Parkland Students Question New Mandatory See-Through Backpacks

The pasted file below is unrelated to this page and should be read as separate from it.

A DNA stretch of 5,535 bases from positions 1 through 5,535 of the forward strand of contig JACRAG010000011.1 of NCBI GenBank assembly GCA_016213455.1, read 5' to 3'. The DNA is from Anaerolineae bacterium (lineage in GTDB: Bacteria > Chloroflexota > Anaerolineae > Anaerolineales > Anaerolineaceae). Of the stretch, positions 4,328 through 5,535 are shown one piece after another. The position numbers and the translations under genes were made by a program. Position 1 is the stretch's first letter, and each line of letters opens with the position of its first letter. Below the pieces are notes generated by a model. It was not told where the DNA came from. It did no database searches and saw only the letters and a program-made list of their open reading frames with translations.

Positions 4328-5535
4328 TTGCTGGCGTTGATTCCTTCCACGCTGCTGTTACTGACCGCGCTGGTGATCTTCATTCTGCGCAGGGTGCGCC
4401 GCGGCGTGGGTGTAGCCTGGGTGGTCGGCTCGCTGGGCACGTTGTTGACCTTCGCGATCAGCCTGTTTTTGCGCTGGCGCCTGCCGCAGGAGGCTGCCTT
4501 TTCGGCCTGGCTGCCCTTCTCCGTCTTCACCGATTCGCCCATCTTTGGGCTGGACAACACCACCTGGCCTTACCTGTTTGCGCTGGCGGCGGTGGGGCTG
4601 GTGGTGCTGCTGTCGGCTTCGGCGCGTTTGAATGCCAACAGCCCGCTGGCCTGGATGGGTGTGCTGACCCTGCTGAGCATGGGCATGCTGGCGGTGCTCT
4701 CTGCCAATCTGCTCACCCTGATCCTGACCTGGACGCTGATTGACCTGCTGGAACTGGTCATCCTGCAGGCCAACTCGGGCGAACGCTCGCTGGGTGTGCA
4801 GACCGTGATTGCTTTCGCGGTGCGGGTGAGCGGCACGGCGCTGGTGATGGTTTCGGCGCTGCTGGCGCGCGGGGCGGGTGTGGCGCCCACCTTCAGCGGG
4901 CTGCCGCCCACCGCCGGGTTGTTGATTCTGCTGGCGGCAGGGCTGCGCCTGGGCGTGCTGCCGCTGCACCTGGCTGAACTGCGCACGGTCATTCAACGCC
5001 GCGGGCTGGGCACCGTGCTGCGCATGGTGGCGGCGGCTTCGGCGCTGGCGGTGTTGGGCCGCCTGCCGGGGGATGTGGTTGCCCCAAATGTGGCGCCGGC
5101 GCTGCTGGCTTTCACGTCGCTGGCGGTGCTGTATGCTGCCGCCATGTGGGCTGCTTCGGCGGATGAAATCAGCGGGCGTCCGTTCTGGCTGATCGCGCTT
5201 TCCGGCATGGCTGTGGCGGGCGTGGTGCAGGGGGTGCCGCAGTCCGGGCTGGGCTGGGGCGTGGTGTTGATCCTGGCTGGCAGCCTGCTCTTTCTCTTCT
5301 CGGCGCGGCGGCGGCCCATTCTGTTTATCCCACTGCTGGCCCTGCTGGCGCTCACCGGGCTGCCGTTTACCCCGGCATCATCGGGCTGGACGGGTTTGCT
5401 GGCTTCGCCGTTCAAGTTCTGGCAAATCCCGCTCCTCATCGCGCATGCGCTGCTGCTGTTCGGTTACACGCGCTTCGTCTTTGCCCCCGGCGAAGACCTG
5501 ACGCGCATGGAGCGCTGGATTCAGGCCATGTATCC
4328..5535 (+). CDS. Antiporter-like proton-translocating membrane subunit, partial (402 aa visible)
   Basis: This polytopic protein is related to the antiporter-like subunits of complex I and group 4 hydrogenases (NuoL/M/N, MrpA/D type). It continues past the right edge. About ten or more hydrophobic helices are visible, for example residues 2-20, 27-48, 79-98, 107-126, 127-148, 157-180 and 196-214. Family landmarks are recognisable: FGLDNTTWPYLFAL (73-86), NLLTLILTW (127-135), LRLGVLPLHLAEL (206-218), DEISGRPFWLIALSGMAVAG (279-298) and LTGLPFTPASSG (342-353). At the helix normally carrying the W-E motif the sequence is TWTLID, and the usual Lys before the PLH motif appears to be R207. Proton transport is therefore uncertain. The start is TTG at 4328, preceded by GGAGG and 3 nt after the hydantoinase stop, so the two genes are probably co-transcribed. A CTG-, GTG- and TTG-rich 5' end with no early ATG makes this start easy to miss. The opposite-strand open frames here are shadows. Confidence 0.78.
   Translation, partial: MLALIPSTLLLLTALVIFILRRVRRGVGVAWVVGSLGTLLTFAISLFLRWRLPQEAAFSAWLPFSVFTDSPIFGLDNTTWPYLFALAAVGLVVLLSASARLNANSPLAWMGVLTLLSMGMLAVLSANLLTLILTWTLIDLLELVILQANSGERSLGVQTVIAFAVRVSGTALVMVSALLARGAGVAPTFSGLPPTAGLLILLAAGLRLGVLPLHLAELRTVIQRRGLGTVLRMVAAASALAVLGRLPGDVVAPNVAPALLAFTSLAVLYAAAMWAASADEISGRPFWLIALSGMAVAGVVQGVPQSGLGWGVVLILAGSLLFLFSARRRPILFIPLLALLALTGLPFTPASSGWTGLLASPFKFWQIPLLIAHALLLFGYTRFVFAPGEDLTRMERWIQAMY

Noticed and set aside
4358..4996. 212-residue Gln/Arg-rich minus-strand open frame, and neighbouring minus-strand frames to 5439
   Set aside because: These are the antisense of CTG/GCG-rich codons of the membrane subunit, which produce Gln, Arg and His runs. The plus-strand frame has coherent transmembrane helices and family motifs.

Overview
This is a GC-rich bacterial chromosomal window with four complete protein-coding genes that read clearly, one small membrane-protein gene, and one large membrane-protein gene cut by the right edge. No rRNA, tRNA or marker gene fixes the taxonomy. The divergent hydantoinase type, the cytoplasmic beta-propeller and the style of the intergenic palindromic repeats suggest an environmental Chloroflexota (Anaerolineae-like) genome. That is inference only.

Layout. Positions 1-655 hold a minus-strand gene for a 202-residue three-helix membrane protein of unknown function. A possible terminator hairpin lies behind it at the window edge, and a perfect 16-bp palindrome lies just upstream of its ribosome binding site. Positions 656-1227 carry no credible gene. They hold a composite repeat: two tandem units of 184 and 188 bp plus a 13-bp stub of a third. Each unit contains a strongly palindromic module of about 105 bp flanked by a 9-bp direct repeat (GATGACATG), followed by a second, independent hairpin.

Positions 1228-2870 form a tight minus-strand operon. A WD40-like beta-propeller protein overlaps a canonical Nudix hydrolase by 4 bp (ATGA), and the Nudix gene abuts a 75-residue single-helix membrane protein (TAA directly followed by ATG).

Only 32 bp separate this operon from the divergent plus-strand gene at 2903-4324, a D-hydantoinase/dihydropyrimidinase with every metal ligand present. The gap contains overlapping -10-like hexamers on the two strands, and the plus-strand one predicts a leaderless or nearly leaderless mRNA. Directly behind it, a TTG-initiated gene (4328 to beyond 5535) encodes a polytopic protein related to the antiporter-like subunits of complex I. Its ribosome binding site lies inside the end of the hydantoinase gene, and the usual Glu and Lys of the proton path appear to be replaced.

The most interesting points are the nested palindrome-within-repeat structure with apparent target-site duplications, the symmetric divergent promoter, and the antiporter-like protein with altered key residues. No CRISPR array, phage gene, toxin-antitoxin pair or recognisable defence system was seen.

As students at Marjory Stoneman Douglas High School returned from spring break on Monday (April 2nd), they came back to new security policies in the wake of the shooting at the Parkland, Florida, school in February in which 17 people were killed, and some of them turned to social media to particularly complain about one of them, the requirement that they have to use plastic, see-through backpacks. Students contended it was an invasion of their privacy, with senior Delaney Tarr, for one, tweeting a picture of her newly-assigned backpack with feminine products in it and the message: "Starting off the last quarter of senior year right, with a good ol' violation of privacy!" Others were putting handwritten messages in their packages facing outward, such as one that said, "This backpack is probably worth more than my life." And some suggested it's not going to make students any safer. Other new policies included giving students ID tags they're required to wear, and setting up security barriers that funneled students into bag check lines, which had students comparing it to being at the airport or a prison. Principal Ty Thompson wrote in a memo to parents over the weekend that the policies may be adjusted in the coming weeks, saying, "It is very difficult to balance both convenience/privacy with safety/security; if there is more of one, the other often suffers, but I will do my best to balance the two."


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